5th century BCE Greek painting from a drinking bowl showing Aegeus, one of the mythical founders of Athens, consulting the oracle at Delphi
One of the pivotal episodes in my Roman-era historical novel A Rooster for Asklepios involves a visit to the oracular shrine of Apollo at Klaros, located north of Ephesus on the west coast of Asia Minor (Turkey). In framing this episode, I drew on my own visits to the archaeological site at Klaros and my knowledge of what historians have been able to discover about how oracles functioned. The result is an imaginative reconstruction of what might have occurred during a visit to one of these shrines.
Oracles were men or women who were believed to have direct access to the deity, often while in some sort of trance. The most famous ones were known as “pythias” or “sibyls,” while the more ordinary ones were called by more generic terms like “prophet(ess)” or “diviner.” The term “oracle” was also used for the place where the oracle spoke and the message that they brought; only the context can indicate which one is in view.
Most oracles were associated with temple buildings by the time my story takes place (first century CE), but in earlier times they often plied their skills at unusual or mysterious sites in nature such as caves or grottos where gods or spirits were believed to reside. Many oracular sites are mentioned by ancient authors, and many more were no doubt buried in the trash bin of history.
Ruins of the Temple of Apollo at Delphi (Greece); the oracle spoke from a chanber in the center of the building where gasses arose from a crevice in the rock
Ruins of the oracular shrine of Apollo at Didyma (Turkey); the oracle spoke from a separate building inside the temple that held a sacred well
The most famous oracles were the ones at Delphi and Dodona in Greece, Cumae in southern Italy, and Didyma and Klaros in western Turkey. (Klaros is the one that appears in my novel.) Apollo was the most common divine spokesman at these sites, but oracles existed for other deities as well, including native or indigenous (non-Greek) gods.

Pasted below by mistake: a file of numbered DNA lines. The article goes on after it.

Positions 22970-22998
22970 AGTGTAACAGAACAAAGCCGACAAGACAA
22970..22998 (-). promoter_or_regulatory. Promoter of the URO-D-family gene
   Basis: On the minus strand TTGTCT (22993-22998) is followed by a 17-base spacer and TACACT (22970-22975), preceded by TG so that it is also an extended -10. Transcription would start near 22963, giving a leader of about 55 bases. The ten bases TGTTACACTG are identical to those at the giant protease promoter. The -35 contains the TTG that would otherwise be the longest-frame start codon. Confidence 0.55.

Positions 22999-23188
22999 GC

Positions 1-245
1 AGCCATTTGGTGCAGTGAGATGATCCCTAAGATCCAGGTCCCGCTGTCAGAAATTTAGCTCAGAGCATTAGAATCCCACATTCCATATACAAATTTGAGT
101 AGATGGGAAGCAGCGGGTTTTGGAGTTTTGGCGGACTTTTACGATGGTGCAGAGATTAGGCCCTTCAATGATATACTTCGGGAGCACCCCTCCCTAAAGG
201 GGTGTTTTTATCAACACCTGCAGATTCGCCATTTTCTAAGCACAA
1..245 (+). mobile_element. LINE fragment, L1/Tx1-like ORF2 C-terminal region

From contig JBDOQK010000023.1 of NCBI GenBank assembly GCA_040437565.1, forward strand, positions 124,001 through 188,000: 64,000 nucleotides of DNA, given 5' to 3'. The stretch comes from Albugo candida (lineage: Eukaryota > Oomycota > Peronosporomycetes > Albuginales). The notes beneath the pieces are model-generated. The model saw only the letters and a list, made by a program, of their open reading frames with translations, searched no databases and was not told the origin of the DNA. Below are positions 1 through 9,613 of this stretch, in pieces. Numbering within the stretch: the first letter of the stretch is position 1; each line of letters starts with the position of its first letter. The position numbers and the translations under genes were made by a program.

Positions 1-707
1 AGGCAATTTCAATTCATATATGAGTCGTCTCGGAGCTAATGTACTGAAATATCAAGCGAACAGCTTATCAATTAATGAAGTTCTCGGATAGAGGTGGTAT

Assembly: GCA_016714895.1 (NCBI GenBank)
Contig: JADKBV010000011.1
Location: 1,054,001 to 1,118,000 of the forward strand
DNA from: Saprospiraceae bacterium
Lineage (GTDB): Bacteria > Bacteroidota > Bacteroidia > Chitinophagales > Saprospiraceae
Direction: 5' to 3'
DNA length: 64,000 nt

In classical Greece, cities used to send official delegations to an oracle (especially the one at Delphi) to seek divine guidance regarding matters of public import when the citizens or leaders were divided over what to do. By the time of my story, most of the people who visited oracles were individuals seeking advice or assistance about some sort of personal problem. Questions that are known from ancient records address topics like marriage, children, jobs, money, health, travels, and similar causes of anxiety. Special purifications and offerings were typically required for those who wished to consult the oracle, as described in my novel.
Aerial view of the temple of Apollo at the oracular shrine of Klaros (Turkey)
Underground chamber at Klaros where the oracle received and answered messages
Oracles did not live in the temples but came there periodically to receive petitions. When the oracle was present, he or she was typically hidden from view in some sort of sacred chamber, where requests were delivered to them by priests or assistants.
Oracles used a variety of means to discern the will of the deity. Some took intoxicating drugs or inhaled gasses that placed them in a trance, while others used less spectacular means like casting lots, reading the entrails of sacrificed animals, or listening to the sound of rustling leaves or crashing cymbals. Some gave clear and direct answers while others delivered their messages in riddles or vague poems that could be interpreted in multiple ways. The latter is what happens in my novel, creating an expectation of divine action that helps to drive the story forward. To find out if the oracle comes true, you’ll have to read the book!